Australia’s advanced uncrewed aircraft program has been praised by the US Air Force secretary, who is set to request additional investment in AI capability from Washington.
The intervention of Air Force Secretary Frank Kendall – who leads 700,000 military personnel and oversees the department’s AU$237 billion budget – will come as a huge endorsement to the country’s defence and manufacturing industry.
The Loyal Wingman program – subsequently renamed Ghost Bat – is the first military aircraft to be designed, engineered and built in Australia in more than 50 years. It uses AI to fly alongside both manned and unmanned aircraft in mid-air, hence its previous Australian project name.
“The gamble that I’m making in the tech air case is that we’re going to go ahead with un-crewed combat aircraft,” said Kendall on Tuesday.
“We’re going to use technologies that are coming out of programs like the Australian Loyal Wingman program and others, and we’re going to integrate those into our operational capability, and that it’ll be the first time we’ve done that.
“I think the technologies are there to support this now. And I don’t think we need to wait for more development on that. I am more focused on quality than I am on quantity right now.”
His comments were first reported by The Australian Financial Review, and initially told to the Washington-based think tank the Brookings Institution.
Frank Kendall is the 26th Secretary of the Air Force and one of the most respected military figures in the US, responsible for organising, training, and equipping of both the US Air and Space Forces.
He was directly appointed by President Joe Biden in April last year and has more than 50 years of experience, including being a former VP for Raytheon.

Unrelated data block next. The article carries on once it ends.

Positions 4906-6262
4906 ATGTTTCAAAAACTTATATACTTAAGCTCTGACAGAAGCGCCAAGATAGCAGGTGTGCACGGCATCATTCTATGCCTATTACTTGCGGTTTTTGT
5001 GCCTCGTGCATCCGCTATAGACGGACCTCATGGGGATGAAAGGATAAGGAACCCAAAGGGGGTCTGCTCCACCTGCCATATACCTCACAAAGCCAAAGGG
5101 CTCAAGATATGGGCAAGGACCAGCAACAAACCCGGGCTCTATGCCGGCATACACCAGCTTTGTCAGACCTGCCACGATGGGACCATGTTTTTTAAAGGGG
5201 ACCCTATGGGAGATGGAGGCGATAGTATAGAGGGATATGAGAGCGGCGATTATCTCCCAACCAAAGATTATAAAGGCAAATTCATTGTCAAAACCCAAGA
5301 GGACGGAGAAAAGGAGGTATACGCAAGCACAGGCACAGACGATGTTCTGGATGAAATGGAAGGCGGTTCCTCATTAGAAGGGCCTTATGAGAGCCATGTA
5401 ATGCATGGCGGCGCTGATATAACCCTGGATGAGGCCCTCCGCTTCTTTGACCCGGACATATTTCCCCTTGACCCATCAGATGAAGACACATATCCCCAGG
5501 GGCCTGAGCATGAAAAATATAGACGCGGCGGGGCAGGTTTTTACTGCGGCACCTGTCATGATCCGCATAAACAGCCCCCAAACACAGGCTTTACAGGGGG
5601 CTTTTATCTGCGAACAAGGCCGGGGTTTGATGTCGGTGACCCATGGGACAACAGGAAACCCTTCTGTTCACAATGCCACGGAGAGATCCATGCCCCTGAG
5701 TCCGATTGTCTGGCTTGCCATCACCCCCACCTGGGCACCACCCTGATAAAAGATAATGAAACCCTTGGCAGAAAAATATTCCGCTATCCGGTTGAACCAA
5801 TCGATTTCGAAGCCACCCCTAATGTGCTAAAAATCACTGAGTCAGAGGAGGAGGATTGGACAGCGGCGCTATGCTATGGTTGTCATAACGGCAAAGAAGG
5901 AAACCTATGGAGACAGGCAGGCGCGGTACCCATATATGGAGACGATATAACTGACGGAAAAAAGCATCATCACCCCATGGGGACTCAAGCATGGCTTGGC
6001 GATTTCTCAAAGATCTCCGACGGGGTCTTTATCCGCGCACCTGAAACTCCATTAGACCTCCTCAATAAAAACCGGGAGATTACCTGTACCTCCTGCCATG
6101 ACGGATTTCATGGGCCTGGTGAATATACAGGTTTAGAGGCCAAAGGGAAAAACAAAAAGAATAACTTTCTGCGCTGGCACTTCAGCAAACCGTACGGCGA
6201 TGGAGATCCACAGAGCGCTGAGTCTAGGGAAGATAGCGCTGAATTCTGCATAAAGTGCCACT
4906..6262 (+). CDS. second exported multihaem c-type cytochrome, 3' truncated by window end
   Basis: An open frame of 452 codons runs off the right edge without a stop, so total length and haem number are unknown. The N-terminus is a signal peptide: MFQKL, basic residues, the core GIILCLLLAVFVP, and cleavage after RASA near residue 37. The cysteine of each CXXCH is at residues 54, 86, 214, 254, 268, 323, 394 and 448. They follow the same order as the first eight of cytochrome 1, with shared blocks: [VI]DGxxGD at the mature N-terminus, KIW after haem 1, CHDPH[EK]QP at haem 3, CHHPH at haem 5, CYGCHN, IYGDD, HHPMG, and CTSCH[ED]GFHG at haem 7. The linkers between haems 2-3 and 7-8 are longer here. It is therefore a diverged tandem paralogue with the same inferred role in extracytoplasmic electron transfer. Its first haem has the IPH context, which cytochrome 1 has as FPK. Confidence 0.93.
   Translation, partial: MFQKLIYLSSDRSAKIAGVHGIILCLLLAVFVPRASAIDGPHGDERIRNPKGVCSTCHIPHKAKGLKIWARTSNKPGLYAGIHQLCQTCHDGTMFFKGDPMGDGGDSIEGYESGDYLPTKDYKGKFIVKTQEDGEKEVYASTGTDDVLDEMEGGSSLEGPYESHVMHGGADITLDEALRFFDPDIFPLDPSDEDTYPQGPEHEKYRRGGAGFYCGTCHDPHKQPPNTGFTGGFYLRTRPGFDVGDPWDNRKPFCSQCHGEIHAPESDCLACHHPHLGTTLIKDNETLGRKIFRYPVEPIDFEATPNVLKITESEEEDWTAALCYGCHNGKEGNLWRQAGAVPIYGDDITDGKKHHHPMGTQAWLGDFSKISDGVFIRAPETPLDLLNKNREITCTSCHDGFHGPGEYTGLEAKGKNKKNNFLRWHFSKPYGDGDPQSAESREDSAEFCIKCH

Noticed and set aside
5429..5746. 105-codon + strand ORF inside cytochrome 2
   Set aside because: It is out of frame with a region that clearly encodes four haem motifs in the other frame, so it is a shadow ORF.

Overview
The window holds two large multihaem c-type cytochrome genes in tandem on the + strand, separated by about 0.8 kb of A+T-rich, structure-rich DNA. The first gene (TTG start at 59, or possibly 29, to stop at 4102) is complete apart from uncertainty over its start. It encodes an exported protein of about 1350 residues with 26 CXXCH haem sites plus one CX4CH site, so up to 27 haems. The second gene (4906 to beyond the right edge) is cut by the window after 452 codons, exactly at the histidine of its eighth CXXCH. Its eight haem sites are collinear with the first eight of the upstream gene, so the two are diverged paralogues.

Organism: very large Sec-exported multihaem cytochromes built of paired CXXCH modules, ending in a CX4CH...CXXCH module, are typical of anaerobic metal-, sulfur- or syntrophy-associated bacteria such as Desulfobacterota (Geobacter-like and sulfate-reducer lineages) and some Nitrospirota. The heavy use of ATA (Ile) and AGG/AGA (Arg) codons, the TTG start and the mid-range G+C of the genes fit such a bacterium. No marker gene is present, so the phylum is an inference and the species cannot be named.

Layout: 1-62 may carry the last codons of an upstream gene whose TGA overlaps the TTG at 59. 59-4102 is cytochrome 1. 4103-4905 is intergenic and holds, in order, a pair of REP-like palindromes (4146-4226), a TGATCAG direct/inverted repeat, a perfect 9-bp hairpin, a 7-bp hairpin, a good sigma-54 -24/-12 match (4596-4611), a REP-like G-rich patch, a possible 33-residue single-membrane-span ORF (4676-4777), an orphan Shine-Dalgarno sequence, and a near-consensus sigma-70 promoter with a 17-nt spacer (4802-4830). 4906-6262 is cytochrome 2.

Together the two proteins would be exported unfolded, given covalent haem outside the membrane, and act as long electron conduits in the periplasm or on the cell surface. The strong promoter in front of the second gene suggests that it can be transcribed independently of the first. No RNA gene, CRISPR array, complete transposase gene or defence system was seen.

This year, the Loyal Wingman program will accelerate with a focus on sensor and missionisation capabilities.
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The planemaker partnered with the RAAF in order to create the aircraft, which measures 11.7 metres long, has a range of 2,000 nautical miles and can deliver fighter-like performance, while also offering intelligence capabilities.
The drones are designed to leverage artificial intelligence to fly independently or in support of manned aircraft while maintaining a safe distance between other jets.
The Australian government initially ordered three, but has since doubled the size of the fleet, following the Loyal Wingman’s first successful flight in February 2021.
In November, Boeing announced that two Ghost Bat prototypes completed separate test flights in South Australia’s Woomera Range Complex, in the biggest milestone yet for the program.
So far, in excess of 35 local companies have worked on the program such as Whitehorse and Form 2000 – two Australian SMEs that partnered on the manufacture build-to-print components of the aircraft. Other companies include Ferra Engineering, AME Systems, Allied Data Systems and Microelectronic Technologies.